People travel from other countries to see these doors

A realistically painted landscape is often compared to a window, once it is put on the wall, except that no fresh air is coming through. Expressionists say they’ve solved the problem by pumping their “emotional airs” into your room with bold combinations of pure colours.

Abstractionists say they are not about providing a window at all. They open a door for you through which you can exit into a universe of new ideas. Indeed, the famous Black Square is not a window to the night sky, it is a portal into an art history discussion club.

A gallerist once told me her customers can be roughly divided into the contented type favouring nicely decorated windows, and restless minds in search of a door. Once you understand which group the customer belongs to, you put the appropriate verbal dressing on top of a relevant artwork, and a sale is almost guaranteed.

Restless minds also love taking pictures of doors. They often believe a door somehow reflects the reality behind it: they way people live, who lives there, and what they prefer to have for breakfast.

There is a village in Italy, which residents decided they wanted their doors to be windows. Windows to or mirrors of the worlds created by other people. So, each year they invite artists to come over for three days and paint their doors.

If you happen to be in the north of Italy (or the south of France) at the beginning of August, come over to this village, Valloria. It could be the name of a mythical country, a goddess of something vitally important, like virgin olive oil, or even a planet! If you are a fantasy writer, stop inventing stupid names, just borrow those of Italian villages.

Valloria is a relatively short drive inland from the coastal city of Imperia, which itself is a sad reminder that all modern mediterranean empires crumble into neglect if they can’t offer sandy beaches, premium night clubs, and berths for mega-yachts.

All doors in Valloria are painted over, and sometimes by established artists.

As you park your car at the entrance to the village, a big mural tells you its residents are a no-nonsense agricultural community of straightforward cat-adoring folks.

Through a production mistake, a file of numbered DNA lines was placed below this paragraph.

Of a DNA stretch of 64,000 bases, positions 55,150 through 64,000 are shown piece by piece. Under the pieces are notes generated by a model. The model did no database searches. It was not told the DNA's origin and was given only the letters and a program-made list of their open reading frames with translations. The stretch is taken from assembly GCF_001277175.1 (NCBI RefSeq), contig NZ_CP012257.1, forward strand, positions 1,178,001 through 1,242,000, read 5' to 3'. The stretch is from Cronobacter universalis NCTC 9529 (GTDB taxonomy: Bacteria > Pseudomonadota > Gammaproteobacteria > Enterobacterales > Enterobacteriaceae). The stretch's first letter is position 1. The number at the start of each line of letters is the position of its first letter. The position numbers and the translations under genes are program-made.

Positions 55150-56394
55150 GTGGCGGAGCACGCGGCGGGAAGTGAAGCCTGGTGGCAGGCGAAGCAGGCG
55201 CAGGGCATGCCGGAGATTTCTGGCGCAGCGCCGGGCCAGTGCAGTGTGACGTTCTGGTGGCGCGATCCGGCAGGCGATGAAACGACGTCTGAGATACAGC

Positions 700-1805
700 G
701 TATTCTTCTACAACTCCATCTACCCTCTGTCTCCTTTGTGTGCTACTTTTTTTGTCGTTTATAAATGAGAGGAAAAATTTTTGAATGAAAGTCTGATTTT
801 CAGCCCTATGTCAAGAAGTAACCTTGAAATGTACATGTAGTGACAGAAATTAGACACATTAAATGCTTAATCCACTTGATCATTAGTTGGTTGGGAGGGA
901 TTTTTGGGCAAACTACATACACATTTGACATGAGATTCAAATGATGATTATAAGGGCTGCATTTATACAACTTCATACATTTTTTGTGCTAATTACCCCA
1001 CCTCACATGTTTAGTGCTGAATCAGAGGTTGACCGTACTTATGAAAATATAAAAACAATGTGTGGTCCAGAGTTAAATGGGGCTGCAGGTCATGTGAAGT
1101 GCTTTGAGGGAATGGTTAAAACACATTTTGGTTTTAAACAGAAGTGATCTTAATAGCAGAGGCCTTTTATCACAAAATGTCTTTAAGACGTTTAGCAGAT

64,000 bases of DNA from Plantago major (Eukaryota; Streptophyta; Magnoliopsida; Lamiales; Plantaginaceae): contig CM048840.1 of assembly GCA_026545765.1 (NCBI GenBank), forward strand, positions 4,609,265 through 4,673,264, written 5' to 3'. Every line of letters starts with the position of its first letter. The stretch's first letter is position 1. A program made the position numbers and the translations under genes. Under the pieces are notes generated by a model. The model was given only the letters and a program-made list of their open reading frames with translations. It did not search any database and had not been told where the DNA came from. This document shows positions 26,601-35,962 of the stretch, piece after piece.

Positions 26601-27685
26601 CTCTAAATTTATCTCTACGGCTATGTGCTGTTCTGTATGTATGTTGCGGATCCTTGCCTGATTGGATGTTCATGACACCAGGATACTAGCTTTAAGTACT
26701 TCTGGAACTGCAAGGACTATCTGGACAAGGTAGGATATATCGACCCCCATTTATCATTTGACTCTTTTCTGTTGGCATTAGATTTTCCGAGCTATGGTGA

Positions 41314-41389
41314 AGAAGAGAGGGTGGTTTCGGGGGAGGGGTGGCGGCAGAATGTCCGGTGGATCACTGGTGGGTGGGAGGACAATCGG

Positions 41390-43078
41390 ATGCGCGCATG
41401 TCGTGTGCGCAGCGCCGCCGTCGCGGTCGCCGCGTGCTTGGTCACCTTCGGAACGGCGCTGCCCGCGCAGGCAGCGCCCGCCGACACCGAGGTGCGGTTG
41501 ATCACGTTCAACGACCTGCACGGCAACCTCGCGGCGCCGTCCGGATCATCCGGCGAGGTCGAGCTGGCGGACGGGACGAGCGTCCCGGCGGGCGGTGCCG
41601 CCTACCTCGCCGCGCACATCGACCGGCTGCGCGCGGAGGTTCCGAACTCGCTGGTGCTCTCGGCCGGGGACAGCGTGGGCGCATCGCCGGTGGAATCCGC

And then you enter a gallery of dozens of painted doors.

Someone may say the paintings are naive and trite. Any one of them, being exhibited at a gallery, would probably harvest as much smugness and snobbery as a gaudily attired footballer’s wife at Ascot. No. In Valloria, these doors are not just a part of life, they are doors TO life. Especially at the time of the painting festival, with all the wine and food cooked for the visitors.


  1. The paintings on the doors are quite beautiful.They’re a lot more prettier and attractive than a lot of paintings which are actually exhibited. Very enterprising villagers !

    1. They villagers could be even more enterprising if they produced fridge magnets, posters, and any other souvenirs dedicated to their village. So far, they seem to be happy just being part of a crowd of people for three days of festivities.

    1. Thank you, Sylvain, but there’s just one “but”. I am not a photographer, but I wholeheartedly support your idea. And I liked the way entries show up on your blog.

    1. For most, it is just a stopover on their route, but for those who come for the festival it is three days of great food, wine, and a bit of freestyle painting in a carefree and cheerful crowd. The latter, according to eyewitnesses, is quite exciting )

  2. I wasn’t aware of the painted doors in Italy. Nice bit of culture. The doors of Montevideo, Uruguay are also quite beautiful. They don’t have the personalized painting, such as in Italy, but they definitely have a European charm of their own. I used a number of them as subjects in my paintings.

It would be grand to hear from you now!

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